The ACLED also warns about violence that could erupt in the future: like a protest in Michigan, a hub for paramilitary activity, which could escalate to “multiple active shooters” (which, the reports adds, is the least likely of the scenarios). The report also raises concerns about the possibility of lone-wolf violence somewhere like Portland, Oregon, which has been a flashpoint for ideological tensions, especially in the last year.
But ACLED notes that the risk of political violence will also depend on the “efficacy of peace-building and violence mitigation efforts aimed at reducing polarization, fighting disinformation, and bridging partisan divides.”
So far, Trump and his allies have done nothing to that effect—in some cases, they’ve drawn even starker battle lines, which in turn fuel fringe civil war fantasies. For example, late last week, the chairman of the Texas Republican Party, Allen West, floated the idea of secession after the Lone Star State’s failed attempt to get the Supreme Court to overturn the results of the election fell flat. Republicans and Democrats alike widely criticized West, but at least one member of his party, Arizona GOP Chairwoman Kelli Ward, expressed solidarity with him online.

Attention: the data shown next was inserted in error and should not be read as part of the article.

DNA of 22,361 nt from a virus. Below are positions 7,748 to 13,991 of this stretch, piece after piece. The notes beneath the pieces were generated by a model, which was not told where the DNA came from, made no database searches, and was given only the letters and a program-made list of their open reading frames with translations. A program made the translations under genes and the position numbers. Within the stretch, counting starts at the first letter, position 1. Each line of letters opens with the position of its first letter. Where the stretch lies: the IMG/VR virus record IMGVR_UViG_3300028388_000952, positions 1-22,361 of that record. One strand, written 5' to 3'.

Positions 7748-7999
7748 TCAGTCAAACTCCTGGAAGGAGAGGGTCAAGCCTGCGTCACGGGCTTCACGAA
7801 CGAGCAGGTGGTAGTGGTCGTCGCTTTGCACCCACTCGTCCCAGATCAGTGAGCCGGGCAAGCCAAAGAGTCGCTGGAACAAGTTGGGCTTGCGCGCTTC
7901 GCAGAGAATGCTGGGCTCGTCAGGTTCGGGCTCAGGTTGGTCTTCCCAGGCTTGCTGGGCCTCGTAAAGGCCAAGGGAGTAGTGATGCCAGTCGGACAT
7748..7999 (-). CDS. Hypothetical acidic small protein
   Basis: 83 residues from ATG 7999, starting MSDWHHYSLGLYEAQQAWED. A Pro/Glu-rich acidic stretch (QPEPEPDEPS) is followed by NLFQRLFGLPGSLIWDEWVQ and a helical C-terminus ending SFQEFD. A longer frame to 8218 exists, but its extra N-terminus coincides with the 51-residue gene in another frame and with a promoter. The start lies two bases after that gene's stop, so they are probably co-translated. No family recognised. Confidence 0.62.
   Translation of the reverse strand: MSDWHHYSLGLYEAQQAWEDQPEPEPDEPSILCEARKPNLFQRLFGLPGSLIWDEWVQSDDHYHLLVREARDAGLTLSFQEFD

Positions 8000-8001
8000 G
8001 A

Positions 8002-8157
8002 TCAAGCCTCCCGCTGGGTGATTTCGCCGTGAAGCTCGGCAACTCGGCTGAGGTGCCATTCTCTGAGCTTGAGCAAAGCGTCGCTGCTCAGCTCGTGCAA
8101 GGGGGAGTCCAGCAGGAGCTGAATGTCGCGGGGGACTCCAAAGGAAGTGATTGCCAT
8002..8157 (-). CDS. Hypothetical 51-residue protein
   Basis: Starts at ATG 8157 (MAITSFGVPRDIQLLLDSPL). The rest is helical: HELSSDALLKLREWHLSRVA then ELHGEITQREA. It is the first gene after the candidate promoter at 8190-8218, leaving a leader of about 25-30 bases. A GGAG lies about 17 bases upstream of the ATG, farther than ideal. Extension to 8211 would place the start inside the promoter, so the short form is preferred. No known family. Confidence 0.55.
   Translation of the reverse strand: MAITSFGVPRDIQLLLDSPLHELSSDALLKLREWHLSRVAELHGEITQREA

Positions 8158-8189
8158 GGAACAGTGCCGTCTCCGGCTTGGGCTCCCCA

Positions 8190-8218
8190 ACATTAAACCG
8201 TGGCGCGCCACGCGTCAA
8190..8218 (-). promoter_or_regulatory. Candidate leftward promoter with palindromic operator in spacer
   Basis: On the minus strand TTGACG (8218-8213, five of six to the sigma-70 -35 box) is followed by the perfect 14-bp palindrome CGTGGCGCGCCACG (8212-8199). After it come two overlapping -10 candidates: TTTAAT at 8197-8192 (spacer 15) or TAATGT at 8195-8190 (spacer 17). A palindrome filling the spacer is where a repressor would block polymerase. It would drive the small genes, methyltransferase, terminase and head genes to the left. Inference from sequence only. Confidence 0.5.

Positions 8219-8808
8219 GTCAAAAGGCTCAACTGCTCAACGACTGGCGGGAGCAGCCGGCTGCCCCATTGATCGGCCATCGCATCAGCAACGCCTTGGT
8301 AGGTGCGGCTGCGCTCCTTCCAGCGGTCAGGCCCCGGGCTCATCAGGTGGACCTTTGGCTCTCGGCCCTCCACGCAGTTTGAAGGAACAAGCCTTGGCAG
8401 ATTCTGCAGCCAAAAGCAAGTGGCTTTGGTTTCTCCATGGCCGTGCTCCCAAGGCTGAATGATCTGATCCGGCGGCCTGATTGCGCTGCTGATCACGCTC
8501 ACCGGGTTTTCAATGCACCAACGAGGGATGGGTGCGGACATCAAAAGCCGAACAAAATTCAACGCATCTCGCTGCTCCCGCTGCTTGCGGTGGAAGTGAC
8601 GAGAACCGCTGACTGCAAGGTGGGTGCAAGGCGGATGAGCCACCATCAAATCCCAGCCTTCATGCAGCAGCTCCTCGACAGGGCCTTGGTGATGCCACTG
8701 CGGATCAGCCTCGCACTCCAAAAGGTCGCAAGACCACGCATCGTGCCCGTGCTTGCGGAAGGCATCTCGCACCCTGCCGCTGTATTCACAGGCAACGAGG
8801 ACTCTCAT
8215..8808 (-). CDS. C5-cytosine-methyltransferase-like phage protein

On Monday, White House advisor Stephen Miller announced on Fox News that “alternate electors” in five contested states would declare Trump the true winner of the election. That doesn’t carry any legal weight but suggests that the president’s allies are happy to continue weaving together lies, to maintain the alternate reality that people say they’re willing to fight for.